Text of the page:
Author Topic: Better engine mounts for CVX-20s (And other Glastrons)  (Read 306 times)

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Offline cvxjet

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Better engine mounts for CVX-20s (And other Glastrons)
« on: November 15, 2020, 05:23:13 PM »
Before getting to this subject, I just want to say...If you read this and have either a better idea or something to suggest, please do...I have a bruise on my forehead from slapping it when someone has looked at my "Great ideas" and then suggested something simpler/better- I need to keep that bruise going because it is my signature look!

When I had my engine rebuilt the first time in 2003, I installed a full-length 10-QT Milodon oil pan because I don't like the front sump Ford pans...They are not so bad in a car (At least an above 13 second car) but in a jet boat you have good-to-great acceleration coupled with some bow rise- this can starve the engine for oil under acceleration.

(Note; I have seen bad reviews for the Milodon pan, but mine fit well and has worked great for 17 years...There are other options, including Canton) I also used the late-model all rubber one-piece gasket- I had to drill out the corner holes for the older larger bolts; Two pieces of 1/4" aluminum plate, drilled for the larger size, plus two holes for clamp bolts- then clamp this fixture (Tightly!) on the gasket to keep the metal bushing INSIDE the gasket from spinning while you drill it out to the larger size)

The problem with a full-length oil pan is that the engine mount set-up for Berkeley Jets has a crossmember that will interfere with the pan. If you only cut it out then this will put more stress on your stringers. I have designed a solution- actually two solutions that really improve the strength of the whole setup.

First up was clearing the pan- that crossmember had to go but I wanted to still have a cross-brace. I picked up a piece of 1/4" steel that would fit between the front and back verticals of the engine mount bracket, then curved it so that it would start at one side, curve under (The oil pan) and then come up the other side (See Diagram). It was not as rigid as the (vertical) original crossmember but better than no cross-brace. After having the piece welded in I cut out the old brace.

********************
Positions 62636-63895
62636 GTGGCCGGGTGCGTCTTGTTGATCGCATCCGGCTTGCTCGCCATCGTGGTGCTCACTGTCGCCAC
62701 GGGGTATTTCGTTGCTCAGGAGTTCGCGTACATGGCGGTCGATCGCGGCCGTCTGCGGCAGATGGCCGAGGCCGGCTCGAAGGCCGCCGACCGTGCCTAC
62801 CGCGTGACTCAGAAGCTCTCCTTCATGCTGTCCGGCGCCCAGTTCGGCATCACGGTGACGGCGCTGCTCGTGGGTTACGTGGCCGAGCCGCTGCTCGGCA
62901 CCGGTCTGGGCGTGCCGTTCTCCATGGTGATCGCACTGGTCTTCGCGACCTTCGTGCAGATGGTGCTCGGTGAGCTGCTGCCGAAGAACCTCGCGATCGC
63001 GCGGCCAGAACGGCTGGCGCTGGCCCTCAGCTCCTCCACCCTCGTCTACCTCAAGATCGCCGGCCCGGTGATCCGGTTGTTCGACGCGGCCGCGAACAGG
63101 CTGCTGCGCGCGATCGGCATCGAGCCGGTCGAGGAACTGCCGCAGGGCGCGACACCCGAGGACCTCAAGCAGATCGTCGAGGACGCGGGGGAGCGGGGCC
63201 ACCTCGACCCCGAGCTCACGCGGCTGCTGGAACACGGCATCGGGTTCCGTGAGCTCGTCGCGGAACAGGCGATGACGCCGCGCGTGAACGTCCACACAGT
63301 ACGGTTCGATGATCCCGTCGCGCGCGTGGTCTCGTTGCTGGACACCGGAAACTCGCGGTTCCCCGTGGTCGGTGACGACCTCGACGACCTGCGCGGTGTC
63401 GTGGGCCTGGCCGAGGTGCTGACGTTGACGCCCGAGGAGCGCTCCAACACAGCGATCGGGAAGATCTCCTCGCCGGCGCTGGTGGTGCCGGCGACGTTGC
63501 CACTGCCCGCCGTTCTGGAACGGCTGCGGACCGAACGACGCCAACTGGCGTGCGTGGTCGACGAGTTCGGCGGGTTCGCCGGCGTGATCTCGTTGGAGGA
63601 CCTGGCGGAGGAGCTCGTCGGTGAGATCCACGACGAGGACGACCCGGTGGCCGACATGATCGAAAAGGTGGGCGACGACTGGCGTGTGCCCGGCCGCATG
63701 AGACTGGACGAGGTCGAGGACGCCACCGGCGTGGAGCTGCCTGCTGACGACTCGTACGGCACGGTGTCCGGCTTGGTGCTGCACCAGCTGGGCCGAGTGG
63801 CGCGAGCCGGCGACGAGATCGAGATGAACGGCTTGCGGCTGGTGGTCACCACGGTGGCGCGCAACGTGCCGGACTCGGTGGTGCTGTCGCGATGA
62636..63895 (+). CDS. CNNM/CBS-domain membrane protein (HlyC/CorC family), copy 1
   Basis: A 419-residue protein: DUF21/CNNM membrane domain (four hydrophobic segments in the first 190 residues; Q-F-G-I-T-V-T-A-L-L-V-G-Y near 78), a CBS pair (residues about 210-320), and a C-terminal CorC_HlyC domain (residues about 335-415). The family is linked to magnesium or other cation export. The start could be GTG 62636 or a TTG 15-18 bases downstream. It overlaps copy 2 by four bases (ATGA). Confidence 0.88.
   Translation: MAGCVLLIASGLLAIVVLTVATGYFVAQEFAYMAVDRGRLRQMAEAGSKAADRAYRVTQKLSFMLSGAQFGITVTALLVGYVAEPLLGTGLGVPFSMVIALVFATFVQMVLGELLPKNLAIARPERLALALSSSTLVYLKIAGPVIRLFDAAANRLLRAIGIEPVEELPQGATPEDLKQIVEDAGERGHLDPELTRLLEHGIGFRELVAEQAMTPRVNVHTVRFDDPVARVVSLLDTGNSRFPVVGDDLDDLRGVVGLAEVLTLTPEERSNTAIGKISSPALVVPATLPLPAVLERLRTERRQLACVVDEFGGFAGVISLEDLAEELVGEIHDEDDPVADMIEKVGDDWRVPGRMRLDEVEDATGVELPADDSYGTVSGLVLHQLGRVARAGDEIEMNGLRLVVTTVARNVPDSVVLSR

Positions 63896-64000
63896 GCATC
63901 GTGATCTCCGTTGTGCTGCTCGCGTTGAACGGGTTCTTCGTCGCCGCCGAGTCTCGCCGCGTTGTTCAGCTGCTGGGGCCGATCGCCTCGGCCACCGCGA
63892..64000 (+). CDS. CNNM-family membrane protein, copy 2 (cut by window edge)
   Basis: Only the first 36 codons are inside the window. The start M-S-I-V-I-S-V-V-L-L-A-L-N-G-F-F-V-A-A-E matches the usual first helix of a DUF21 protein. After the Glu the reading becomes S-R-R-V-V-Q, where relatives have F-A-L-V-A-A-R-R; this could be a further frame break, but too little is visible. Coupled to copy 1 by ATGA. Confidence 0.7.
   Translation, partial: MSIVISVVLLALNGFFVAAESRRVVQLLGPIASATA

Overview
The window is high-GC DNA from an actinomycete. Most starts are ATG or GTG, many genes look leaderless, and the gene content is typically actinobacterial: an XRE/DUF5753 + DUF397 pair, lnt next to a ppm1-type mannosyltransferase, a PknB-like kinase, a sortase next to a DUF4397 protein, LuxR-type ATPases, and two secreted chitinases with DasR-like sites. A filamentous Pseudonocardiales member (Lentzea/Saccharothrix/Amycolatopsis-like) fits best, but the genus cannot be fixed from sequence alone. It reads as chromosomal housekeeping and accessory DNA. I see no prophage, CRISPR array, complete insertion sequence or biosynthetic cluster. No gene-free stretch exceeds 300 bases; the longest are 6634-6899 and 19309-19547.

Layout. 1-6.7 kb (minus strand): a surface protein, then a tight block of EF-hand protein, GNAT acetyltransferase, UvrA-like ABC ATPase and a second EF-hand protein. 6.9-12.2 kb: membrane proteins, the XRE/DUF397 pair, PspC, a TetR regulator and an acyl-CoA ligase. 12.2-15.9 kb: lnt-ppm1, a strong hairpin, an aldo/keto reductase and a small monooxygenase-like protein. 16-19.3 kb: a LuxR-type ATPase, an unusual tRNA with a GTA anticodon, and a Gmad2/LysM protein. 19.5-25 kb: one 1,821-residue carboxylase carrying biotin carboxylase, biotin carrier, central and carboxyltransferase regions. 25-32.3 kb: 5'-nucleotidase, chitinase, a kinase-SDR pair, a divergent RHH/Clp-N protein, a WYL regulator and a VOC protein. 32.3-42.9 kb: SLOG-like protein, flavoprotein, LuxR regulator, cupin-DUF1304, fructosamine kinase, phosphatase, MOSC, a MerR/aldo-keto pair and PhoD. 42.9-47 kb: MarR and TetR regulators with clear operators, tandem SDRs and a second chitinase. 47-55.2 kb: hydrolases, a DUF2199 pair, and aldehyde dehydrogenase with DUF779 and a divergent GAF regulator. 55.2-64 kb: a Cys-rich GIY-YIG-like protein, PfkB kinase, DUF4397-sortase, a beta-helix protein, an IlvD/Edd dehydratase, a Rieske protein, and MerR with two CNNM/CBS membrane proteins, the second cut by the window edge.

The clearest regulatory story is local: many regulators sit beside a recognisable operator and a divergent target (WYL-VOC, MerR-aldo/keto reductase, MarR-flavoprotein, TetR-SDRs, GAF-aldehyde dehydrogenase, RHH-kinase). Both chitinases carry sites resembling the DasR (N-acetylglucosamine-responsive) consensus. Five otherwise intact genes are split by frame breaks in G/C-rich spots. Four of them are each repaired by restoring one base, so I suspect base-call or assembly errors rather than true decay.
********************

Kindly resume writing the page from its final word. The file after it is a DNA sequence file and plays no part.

This worked for 3 years just fine.....But when I needed the engine rebuilt again (Bad head work when I had a "Friend" port the heads which caused a valve to seize out in the Delta(10 miles home on 1 cylinder bank) I decided to up the ante!

A lot of hot boats are converted to a "Rail mount" engine mounting setup. You bolt a long piece of aluminum angle to the stringers, then cross-members at the front and back of the engine tie together to make a rigid mounting that can handle any amount of power.

But the CVX-20s have a floor on top of the stringers which limit the amount of stringer that is accessible for such a system.....I had to think about this; Gears grinding....smoke out of ears......And a new idea came into being- a Mini-rail system!

I picked up some 1/4" thick angle iron and cut it to fit on TOP of the stringer in that small exposed section, then I used more angle iron to replace the 90* pieces that go between the crossmember and the stringers(Rails) Critical to good strength and rigidity of the setup was that instead of SLOTTED adjustable holes (To fit multiple boats) I drilled the holes in the 90s to exactly fit my engine mount dimensions- so now it is rigid....even if the bolts were a little loose there is no flex or play in the set-up(And no twisting force applied to the stringers).

When I mounted those rails on top of the stringers I mixed up some resin with micro-balloons and cut fibers to make a putty that I put between the top of the stringer and the bottom of the top of the rail- that way the weight load is spread evenly on the stringer (Most of the resin-putty will squeeze out but what's left will even the surface out). I also used the original little plates that were on the bolts thru the stringers; The stringers and fiberglass had taken a set during the manufacturing process so the little plates fit- trying to make it smooth would have taken a lot more work...although it is not particularly pretty, I defy you to find someone who will stand on their head in the engine compartment with a flashlight clenched in their teeth to see those little metal plates!